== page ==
One of two such sculptures in the Louvre, the Dying Slave was included in the design (1505) for the initial project for the tomb of Pope Julius II. Michelangelo began to carve it in 1513. After the pope’s death, it, among others, was rejected for financial reasons. Similar figures, including the four marble Prisoners in the Accademia of Florence – carved and also left incomplete (non finiti) in 1532 – had been part of the original design for the grandiose tomb. Julius II, who had dreamed of a freestanding mausoleum at Saint Peter’s in Rome, was buried in San Pietro in Vincoli in a wall tomb, adorned with one grand statue – Michelangelo’s famous Moses.

The Dying Slave by Michelangelo
The Dying Slave by Michelangelo

Despite being unfinished, the two great marble Slaves were already admired. Michelangelo donated them to the Florentine exile Roberto Strozzi, who presented them to the French king. The Slaves thus reached France during the sculptor’s lifetime, and first occupied two niches at the Château d’Ecouen before Cardinal de Richelieu took them to his château in Poitou.

Perfection in Form – the Exhibit

The Galleria dell’Accademia, known to accompany it’s drawing card, the David, with good exhibits in the past, has outdone itself with the Mapplethorpe show – Perfection in Form. Patti Smith, reportedly, helped select the photographic images created by the artist.

The exhibit runs from May 26, 2009 to mid-January, 2010.

Don’t stand in line.  Call for reservations well in advance at +39 055.294.883.

Dove Vai? – The Galleria Ferrari Museum, cars and more cars

Enzo Ferrari was the man who said the Mille Miglia is “La corsa piu bella del mondo” – the most beautiful race in the world. This year, a decade after his death, he certainly would have agreed because a Ferrari won the 2009 race with Carlo and Bruno Ferrari in a 1927 Bugatti Type 37. A vintage Ferrari also came in second with a 1926 Bugatti Type 35A.

2009 Mille Miglia Winning Car
2009 Mille Miglia Winning Car

Any fine car enthusiast (or someone trying to make a Ferrari fan happy) who happens to be visiting or driving by Modena should take a detour to Maranello and visit the Galleria Ferrari Museum. Opened in 2005 for those who wish to get into the factory or on to the test track, but can’t, the Galleria Ferrari is a fully satisfying visual and learning experience for Formula One and sports car aficionados and a fun time for those who are not.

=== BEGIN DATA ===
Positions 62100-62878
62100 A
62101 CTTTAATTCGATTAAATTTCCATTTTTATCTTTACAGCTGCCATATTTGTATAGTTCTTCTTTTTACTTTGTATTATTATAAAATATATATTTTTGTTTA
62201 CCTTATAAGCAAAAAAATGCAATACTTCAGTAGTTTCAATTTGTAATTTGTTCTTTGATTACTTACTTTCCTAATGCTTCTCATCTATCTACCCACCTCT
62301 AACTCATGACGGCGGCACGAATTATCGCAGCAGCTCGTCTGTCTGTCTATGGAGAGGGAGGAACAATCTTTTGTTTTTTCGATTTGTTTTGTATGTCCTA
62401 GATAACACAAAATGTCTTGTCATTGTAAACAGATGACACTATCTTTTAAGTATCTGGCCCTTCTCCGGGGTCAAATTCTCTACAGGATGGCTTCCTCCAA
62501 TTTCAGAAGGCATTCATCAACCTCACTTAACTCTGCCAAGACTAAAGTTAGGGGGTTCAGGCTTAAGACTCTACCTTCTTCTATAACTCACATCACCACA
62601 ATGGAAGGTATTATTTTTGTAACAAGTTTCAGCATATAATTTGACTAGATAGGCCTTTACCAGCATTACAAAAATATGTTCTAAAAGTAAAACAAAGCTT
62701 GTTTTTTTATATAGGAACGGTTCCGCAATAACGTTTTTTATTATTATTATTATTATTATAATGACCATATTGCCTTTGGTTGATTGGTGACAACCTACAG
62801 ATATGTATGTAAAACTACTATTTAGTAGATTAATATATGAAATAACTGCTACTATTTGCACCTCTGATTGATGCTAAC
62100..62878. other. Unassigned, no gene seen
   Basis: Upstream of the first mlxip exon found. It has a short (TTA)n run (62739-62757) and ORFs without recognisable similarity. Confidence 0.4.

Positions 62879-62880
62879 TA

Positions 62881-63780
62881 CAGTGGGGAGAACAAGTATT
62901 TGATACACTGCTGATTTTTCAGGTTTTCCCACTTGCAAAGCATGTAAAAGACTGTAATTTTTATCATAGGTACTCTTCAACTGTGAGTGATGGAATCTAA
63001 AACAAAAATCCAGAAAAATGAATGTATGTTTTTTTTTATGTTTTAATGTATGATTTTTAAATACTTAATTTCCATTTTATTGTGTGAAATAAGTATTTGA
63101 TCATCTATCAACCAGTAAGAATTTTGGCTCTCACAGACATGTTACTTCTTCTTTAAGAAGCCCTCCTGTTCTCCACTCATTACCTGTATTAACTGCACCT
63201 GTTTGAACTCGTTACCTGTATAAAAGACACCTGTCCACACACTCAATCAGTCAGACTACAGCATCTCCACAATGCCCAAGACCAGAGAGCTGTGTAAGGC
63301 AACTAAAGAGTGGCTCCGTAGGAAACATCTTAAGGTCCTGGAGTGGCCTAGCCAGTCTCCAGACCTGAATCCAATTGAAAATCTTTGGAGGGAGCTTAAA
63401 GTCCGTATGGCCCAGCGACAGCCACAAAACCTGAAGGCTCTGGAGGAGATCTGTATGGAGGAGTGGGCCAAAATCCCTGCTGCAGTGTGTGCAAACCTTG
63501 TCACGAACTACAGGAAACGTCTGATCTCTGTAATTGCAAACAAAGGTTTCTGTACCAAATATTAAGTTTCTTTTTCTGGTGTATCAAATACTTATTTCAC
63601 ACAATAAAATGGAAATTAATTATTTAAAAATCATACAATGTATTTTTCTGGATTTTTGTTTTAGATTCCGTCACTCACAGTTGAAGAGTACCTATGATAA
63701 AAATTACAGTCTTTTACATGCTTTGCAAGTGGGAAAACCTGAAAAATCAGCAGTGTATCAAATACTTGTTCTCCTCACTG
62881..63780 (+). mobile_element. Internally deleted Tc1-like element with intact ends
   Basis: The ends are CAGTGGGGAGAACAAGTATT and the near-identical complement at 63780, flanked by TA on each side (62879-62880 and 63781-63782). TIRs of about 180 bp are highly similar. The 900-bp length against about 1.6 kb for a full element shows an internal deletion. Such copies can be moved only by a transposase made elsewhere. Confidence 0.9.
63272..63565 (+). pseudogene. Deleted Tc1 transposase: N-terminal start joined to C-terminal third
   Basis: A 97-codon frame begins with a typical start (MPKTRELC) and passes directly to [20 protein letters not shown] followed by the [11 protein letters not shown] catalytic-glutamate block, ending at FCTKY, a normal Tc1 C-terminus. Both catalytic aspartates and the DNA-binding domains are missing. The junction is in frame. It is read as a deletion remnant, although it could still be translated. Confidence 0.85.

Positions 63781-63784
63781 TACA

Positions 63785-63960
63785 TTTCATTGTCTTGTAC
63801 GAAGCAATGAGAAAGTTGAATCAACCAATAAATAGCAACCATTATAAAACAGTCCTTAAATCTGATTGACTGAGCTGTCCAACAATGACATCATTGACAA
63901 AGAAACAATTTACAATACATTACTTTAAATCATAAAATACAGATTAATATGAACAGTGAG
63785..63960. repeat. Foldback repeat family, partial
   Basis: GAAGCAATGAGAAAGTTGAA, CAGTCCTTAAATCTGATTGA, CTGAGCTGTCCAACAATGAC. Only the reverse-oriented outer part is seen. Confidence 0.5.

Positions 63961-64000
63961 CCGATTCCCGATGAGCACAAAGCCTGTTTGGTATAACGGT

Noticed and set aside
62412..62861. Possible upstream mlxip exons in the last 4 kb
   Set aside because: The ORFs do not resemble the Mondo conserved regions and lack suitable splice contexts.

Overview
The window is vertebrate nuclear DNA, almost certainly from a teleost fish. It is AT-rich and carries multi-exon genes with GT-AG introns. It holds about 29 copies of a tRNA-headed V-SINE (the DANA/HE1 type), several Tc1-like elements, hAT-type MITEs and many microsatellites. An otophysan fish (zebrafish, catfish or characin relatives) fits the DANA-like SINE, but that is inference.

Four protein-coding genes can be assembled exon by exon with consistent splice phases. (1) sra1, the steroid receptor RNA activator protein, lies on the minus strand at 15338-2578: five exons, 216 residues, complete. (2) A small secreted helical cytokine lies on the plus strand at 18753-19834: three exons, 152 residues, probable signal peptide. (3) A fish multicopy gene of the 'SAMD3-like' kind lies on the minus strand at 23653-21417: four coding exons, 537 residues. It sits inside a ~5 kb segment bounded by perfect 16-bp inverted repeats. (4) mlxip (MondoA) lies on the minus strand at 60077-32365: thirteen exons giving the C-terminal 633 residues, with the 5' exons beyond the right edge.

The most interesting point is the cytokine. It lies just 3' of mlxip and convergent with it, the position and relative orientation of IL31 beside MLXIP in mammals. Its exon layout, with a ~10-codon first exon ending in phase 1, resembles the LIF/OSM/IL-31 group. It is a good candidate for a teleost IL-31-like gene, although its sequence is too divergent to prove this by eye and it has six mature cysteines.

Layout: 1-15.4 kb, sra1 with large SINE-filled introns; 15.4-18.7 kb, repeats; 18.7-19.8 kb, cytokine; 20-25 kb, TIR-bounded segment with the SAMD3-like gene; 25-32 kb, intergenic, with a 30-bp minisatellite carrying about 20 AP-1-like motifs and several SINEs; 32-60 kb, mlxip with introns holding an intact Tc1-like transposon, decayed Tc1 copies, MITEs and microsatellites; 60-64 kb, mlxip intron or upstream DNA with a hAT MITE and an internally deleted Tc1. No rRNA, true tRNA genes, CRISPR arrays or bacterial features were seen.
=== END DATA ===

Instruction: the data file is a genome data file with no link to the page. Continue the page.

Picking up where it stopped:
Ferrari Museum

The first floor is a celebration of the Grand Prix – from Ferrari’s first Formula One car to the 2004 cars that gave Michael Schumacher his championship title. The cars are displayed as if in pit lane to provide a behind-the-scenes experience of Formula One. Nearby is an homage to Enzo Ferrari, including his office, which was moved, piece by piece, to the museum.

Vintage Ferrari

But Ferrari’s racing prowess is not limited to Formula One. A range of historic sports cars, displayed around a dramatic amphitheater, represents its many successes in road racing.

Amphitheater of Ferrais

The second floor is dedicated to Ferrari engineering, including displays on aerodynamic performance and wind tunnels. There is an entire wall of Formula One engines, tracing their development from the 1950s to the present day. Product development is also represented by styling bucks, development models and the tools used by Ferrari designers.

It is also here that the newest Ferrari models are on display, including the Ferrari Superamerica and the Ferrari F430, alongside classic models such as the 365 GTB/4Daytona, the Ferrari 288 GTO and the Ferrari Enzo. There will probably be a line to try out the virtual racetrack machine.

Galleria Ferrari

A cinema shows films and videos from history of Ferrari, and don’t miss the photo display of the many famous people who have owned Ferraris and visited the factory. Of course, as you leave, there is a gift shop and a cafe.

The Galleria Ferrari is open seven days a week from 09.30 to 18.00.  It is located at Via Dino Ferrari, 43 in Maranello (20 miles south of Modena). Email: galleria@ferrari.it 
 Phone: +39 0536 943-204 
Fax: +39 0536 949-714 Tickets: 9-13 euro.

Not only Ferrari
Not only Ferrari